Photos from the stage three time trial from the Tour of Qatar, won by Niki Terpstra.
Niki Terpstra (Etixx-QuickStep) took control of the 2015 Tour of Qatar on Tuesday, winning the individual time trial stage by a clear margin to put himself into the race lead. Defending Qatar champion Terpstra won the stage over former time trial world champion Fabian Cancellara (Trek) by an astounding eight seconds over a short and punchy 10.9-kilometre route. Current time trial world champion Bradley Wiggins (Sky) finished in third place, nine seconds adrift of Terpstra. Fellow British riders Ian Stannard and Luke Rowe (both Sky) also rode well, placing fourth and 15th respectively. Stannard is now placed third overall behind Terpstra and Maciej Bodnar (Tinkoff-Saxo). Rowe also moves into the top 10 overall in fifth, and received the white jersey of best young rider for his efforts. The six-stage Tour of Qatar concludes on Friday, with the riders now tackling a succession of flat, open road stages that will likely be shaped by the winds blowing out of the surrounding desert.
Misogyny, not Profit, is the Problem with Richard Prince’s “New Portraits”
written by Rebecca Ebben, arts marketing intern at Woman Made Gallery
photo via coolhunting.com
Controversial appropriation artist Richard Prince is in the news again after one of his pieces from “New Portraits”, a series of enlarged screenshots of other people’s Instagram posts, sold for $90,000. As Woman Made’s arts marketing intern, I was looking for relevant articles to share on our Facebook page, but was frustrated with how the story is being talked about. News outlets like The Washington Post and British daily The Independent have posted articles explaining the controversy and criticism Prince has received focusing mainly on the amount of money he’s making off of other people’s photos, asking “how is this okay?” and reminding users that the content they post online does not truly belong to them. However, I was unable to find a current article that mentions the fact that the majority of the stolen photographs are of and by women and why this is misogynistic.
Paddy Johnson reviewed the first exhibition of “New Portraits” at the Gagosian Gallery last fall in a piece called “Richard Prince Sucks” which addresses Prince’s sexism in a very concise and well-said way:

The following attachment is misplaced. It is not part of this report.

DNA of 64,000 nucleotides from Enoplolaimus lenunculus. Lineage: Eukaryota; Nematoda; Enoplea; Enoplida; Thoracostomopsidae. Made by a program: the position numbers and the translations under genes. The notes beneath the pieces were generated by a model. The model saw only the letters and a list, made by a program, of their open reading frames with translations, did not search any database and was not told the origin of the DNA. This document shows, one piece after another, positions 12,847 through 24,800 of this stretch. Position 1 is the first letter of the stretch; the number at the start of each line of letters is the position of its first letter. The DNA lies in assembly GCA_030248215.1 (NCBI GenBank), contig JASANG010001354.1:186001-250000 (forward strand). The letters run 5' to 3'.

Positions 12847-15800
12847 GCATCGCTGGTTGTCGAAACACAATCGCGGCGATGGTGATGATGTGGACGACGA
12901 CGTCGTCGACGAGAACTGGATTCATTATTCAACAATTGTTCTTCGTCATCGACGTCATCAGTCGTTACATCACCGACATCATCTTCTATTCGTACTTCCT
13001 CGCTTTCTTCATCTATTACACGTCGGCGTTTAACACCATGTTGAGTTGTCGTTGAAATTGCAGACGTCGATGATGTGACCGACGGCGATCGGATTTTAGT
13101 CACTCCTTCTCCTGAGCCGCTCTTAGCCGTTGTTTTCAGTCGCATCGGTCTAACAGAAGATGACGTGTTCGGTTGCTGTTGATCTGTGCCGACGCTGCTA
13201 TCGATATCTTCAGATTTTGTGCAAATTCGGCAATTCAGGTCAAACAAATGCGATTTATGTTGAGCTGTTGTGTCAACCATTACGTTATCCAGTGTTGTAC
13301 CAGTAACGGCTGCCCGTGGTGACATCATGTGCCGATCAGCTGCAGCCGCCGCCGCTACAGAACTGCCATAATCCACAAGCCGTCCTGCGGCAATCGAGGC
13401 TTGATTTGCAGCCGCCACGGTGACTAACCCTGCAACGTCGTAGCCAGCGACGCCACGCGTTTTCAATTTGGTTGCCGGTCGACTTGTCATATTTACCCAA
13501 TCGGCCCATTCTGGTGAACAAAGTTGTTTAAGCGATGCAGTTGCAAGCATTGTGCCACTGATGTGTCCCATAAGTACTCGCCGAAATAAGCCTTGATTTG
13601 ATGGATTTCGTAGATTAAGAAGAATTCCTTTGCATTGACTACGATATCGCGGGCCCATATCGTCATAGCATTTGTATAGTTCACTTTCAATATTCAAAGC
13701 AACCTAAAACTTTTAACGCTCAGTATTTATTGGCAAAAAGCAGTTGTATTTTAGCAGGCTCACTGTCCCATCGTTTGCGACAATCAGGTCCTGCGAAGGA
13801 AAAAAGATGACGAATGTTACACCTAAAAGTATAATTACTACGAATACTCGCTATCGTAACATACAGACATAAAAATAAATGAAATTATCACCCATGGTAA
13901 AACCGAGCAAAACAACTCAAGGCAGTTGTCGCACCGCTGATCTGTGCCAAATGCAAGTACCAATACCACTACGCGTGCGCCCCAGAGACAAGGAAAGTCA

In another image, he writes under young singer-songwriter Sky Ferreira’s portrait of herself in the passenger seat of a red sports car: “Enjoyed the ride today. Let’s do it again. Richard.“ If she had a snide response to the leering comment, we never learn what it was. Like a true troll, Prince always gives himself the last word.This kind of sexism isn’t okay, and in this exhibition it’s pervasive. Unlike his "Nurse” paintings, which simply purveyed sexist attitudes by sexualizing anonymous figures, neutering the subjects of his “New Portraits” of their ability to respond actively disempowers them. Not cool.
But Johnson wrote this piece back in 2014; since then, few prominent sources have discussed the sexism inherent in his work and how it relates to the current controversy regarding authorship. By focusing too broadly on ownership in the digital age, current discourse ignores the group most harmed by Prince’s appropriative work: women. When viewed through this critical lens, the comments Prince added underneath these photos come off less as a commentary on current internet culture and ownership, and more of a betrayal of his creepy attitude towards young women. Prince strips these women of their voices and experiences, reducing them to content creators he can exploit. The comment left on the Sky Ferreira image is especially disturbing; it implies some sort of sexual relationship with the singer, who has previously discussed her history of sexual abuse. By presenting Ferreira as simply an object of his sexual desire, he fails to take her lived experiences into account, reducing her to mere content on which he can profit.
Of course, one could argue that this in itself is a commentary on the voyeuristic nature of social media. Everything in this type of work is supposed to be a meta commentary, a tongue-in-cheek statement that pushes boundaries and buttons on purpose. But this attitude towards women does less to draw attention to sexism and more to perpetuate it. Prince is robbing these women of their authority over their own content and using their images only for self-promotion and profit.
If this was supposed to be some sort of meta commentary on our misogynistic culture, it has failed to generate any kind of productive discussion, as most of the articles being written about the story are concerned only with ownership issues and money. No one seems to be talking about the women in the photos and how harmful it is that images of their bodies are being exploited. That’s the main issue with this work: Prince mainly steals from and invalidates women. And that’s far more disconcerting than a five-figure price tag.